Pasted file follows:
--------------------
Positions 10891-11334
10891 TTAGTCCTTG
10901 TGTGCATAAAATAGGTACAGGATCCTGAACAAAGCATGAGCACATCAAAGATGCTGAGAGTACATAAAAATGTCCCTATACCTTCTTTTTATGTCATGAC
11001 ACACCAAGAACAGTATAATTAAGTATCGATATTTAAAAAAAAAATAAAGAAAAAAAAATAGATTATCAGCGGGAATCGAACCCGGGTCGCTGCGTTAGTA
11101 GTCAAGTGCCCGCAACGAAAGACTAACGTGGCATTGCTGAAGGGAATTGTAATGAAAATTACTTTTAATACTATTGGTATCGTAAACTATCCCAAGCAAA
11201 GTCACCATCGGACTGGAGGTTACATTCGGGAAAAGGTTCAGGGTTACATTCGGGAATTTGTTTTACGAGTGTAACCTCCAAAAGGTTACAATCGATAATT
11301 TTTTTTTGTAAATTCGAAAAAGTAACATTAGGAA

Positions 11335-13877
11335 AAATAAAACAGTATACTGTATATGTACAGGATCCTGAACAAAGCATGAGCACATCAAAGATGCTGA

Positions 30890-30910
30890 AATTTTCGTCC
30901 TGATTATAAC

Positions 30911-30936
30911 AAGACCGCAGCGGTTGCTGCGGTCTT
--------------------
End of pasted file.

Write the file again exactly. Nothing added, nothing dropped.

Positions 10891-11334
10891 TTAGTCCTTG
10901 TGTGCATAAAATAGGTACAGGATCCTGAACAAAGCATGAGCACATCAAAGATGCTGAGAGTACATAAAAATGTCCCTATACCTTCTTTTTATGTCATGAC
11001 ACACCAAGAACAGTATAATTAAGTATCGATATTTAAAAAAAAAATAAAGAAAAAAAAATAGATTATCAGCGGGAATCGAACCCGGGTCGCTGCGTTAGTA
11101 GTCAAGTGCCCGCAACGAAAGACTAACGTGGCATTGCTGAAGGGAATTGTAATGAAAATTACTTTTAATACTATTGGTATCGTAAACTATCCCAAGCAAA
11201 GTCACCATCGGACTGGAGGTTACATTCGGGAAAAGGTTCAGGGTTACATTCGGGAATTTGTTTTACGAGTGTAACCTCCAAAAGGTTACAATCGATAATT
11301 TTTTTTTGTAAATTCGAAAAAGTAACATTAGGAA

Positions 11335-13877
11335 AAATAAAACAGTATACTGTATATGTACAGGATCCTGAACAAAGCATGAGCACATCAAAGATGCTGA

Positions 30890-30910
30890 AATTTTCGTCC
30901 TGATTATAAC

Positions 30911-30936
30911 AAGACCGCAGCGGTTGCTGCGGTCTT